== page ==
Second, court personnel and judges may determine that an interpreter is appropriate for a court hearing. Many people who need an interpreter will not request one because they do not realize that interpreters are available, or because they do not recognize the level of English proficiency or communication skills needed to understand the court proceeding. Therefore, when it appears that an individual has any difficulty communicating, a judge, juvenile court director, or clerk of court will request an interpreter on behalf of the individual.
Third, the North Dakota case management system for the district courts, which is a statewide, single-database case management system, tracks interpreter needs through case records and party records. Case record interpreter flags assist staff in recognizing when an interpreter is needed for a hearing on a particular case. Party record interpreter information stays with the party and is available statewide for future filings and party search results for that same individual.
Finally, outside agencies such as probation, attorneys, social workers or law enforcement may notify the court about a Limited English Proficiency individual's need for an interpreter for an upcoming court hearing.
2. Court Interpreter Qualifications
The North Dakota Court System hires interpreters for courtroom hearings in compliance with the North Dakota Rules of Court, Administrative Rule 50, which sets forth the qualifications and procedures for ensuring that effective interpreter services are provided. The North Dakota Court System does not have a state certification process for interpreters, however, in accordance with Rule 50, for deaf or hearing-impaired individuals, the court appoints interpreters who are certified by the Registry of Interpreters for the Deaf, by the National Association of the Deaf, the North Dakota Association for the Deaf or those interpreters having the approval of the superintendent for the state school for the deaf.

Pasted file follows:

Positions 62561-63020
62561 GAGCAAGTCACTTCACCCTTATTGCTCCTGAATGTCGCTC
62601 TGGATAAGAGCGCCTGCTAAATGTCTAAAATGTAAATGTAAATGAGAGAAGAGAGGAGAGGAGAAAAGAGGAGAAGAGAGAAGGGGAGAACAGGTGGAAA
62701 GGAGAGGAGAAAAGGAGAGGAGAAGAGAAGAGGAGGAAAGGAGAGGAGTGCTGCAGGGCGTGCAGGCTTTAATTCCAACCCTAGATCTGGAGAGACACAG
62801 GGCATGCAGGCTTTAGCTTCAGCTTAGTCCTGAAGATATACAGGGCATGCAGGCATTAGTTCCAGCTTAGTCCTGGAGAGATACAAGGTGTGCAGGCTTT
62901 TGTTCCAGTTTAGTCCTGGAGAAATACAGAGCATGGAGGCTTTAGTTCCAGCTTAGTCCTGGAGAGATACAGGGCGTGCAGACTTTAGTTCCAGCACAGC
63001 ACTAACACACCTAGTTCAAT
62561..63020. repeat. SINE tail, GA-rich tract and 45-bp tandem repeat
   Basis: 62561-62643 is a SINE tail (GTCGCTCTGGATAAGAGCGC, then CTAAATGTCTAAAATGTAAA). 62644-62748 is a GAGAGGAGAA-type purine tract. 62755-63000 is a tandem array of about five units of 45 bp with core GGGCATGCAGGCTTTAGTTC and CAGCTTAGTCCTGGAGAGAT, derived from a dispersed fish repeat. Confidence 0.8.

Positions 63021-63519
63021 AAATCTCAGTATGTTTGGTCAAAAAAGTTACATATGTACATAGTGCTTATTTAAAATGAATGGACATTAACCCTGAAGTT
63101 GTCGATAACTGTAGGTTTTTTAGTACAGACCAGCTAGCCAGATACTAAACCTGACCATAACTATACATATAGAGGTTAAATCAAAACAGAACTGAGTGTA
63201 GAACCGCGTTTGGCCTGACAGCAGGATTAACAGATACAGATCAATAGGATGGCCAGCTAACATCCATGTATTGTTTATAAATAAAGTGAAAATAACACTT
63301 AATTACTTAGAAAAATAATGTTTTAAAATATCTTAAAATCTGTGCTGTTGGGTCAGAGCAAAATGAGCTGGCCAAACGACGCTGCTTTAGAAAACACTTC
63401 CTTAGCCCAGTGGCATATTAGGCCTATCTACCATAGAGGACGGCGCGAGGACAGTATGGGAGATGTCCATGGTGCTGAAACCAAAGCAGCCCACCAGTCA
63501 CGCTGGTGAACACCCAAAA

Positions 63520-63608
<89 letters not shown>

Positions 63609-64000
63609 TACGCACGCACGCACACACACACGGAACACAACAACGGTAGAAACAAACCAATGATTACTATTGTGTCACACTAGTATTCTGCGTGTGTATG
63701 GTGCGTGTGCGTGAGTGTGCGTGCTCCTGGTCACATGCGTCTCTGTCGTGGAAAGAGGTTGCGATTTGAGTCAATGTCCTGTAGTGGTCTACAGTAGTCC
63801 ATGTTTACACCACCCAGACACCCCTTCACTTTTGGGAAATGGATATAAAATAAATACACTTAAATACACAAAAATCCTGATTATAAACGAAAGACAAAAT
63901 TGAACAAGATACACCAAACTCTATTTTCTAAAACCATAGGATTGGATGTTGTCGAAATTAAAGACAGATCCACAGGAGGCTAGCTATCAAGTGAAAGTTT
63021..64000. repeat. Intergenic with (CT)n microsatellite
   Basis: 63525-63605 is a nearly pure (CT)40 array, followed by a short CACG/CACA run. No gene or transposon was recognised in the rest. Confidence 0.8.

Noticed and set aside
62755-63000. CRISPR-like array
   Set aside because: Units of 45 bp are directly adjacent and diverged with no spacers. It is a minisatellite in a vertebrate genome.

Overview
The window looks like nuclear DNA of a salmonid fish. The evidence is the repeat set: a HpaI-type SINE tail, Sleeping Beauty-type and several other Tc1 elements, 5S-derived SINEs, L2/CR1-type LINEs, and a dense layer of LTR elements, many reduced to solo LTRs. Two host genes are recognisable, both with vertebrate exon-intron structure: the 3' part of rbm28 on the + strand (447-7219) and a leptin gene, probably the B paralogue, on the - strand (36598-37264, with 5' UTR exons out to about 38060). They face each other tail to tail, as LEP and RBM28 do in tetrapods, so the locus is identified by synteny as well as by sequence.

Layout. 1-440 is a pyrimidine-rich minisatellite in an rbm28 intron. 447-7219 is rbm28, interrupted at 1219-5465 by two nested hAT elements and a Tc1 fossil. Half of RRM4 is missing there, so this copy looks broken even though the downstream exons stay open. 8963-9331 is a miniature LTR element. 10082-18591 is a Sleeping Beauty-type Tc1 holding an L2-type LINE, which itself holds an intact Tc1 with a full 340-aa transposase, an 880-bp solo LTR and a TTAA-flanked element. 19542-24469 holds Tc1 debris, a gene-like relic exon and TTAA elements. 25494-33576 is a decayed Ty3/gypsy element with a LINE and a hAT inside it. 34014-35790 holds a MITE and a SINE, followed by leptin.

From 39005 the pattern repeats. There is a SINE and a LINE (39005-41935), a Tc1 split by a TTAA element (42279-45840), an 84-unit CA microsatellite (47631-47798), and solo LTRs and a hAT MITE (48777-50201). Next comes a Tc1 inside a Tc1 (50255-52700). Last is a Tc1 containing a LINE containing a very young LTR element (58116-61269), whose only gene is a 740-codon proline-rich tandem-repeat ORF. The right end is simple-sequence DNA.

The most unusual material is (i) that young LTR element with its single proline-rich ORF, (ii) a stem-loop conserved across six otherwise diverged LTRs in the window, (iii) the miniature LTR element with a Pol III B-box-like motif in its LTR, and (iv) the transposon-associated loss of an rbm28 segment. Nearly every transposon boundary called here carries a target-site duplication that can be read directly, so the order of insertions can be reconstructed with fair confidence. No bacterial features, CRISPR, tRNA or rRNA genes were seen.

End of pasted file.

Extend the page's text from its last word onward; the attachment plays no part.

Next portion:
For non-English speaking individuals, the court appoints "interpreters with certification by a recognized interpreter certification program in another jurisdiction and presence on a statewide roster of interpreters, if any, maintained by that jurisdiction." If no such qualified interpreter can be found, "a court may obtain the service of any other interpreter whose actual qualifications have been determined by examination or other appropriate means." "Actual qualifications" is defined in Administrative Rule 50 as "the ability to readily communicate with a non-English speaking person and orally transfer the meaning of statements to and from English and the language spoken by the non-English speaking person, or the ability to communicate with a hearing-impaired, or otherwise disabled person, interpret the proceedings, and accurately repeat and interpret the statements of the hearing-impaired or otherwise disabled person."
East Central Judicial District provides court system periodically offers an introductory two-day
training session for court interpreters, which includes an overview of the court system, court
processes, and legal terminology. Participants learn about the role of the interpreter and how to best
handle interpreter cases the code of conduct and ethics.
The North Dakota Court System
does not now maintains a statewide roster of interpreters which is